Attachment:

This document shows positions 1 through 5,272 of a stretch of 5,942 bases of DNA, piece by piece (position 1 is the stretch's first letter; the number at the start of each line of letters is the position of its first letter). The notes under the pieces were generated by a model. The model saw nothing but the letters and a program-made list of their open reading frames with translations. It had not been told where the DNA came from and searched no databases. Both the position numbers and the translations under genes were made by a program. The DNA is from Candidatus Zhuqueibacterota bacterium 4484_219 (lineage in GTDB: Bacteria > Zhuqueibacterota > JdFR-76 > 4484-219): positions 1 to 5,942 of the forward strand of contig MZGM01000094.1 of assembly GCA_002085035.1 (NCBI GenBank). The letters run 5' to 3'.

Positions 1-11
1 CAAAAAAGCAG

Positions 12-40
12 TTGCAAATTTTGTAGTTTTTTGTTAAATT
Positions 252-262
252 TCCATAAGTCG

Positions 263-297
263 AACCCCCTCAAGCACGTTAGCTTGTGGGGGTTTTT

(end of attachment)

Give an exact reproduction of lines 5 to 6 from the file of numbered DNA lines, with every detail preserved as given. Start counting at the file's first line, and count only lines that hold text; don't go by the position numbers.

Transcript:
12 TTGCAAATTTTGTAGTTTTTTGTTAAATT
Positions 252-262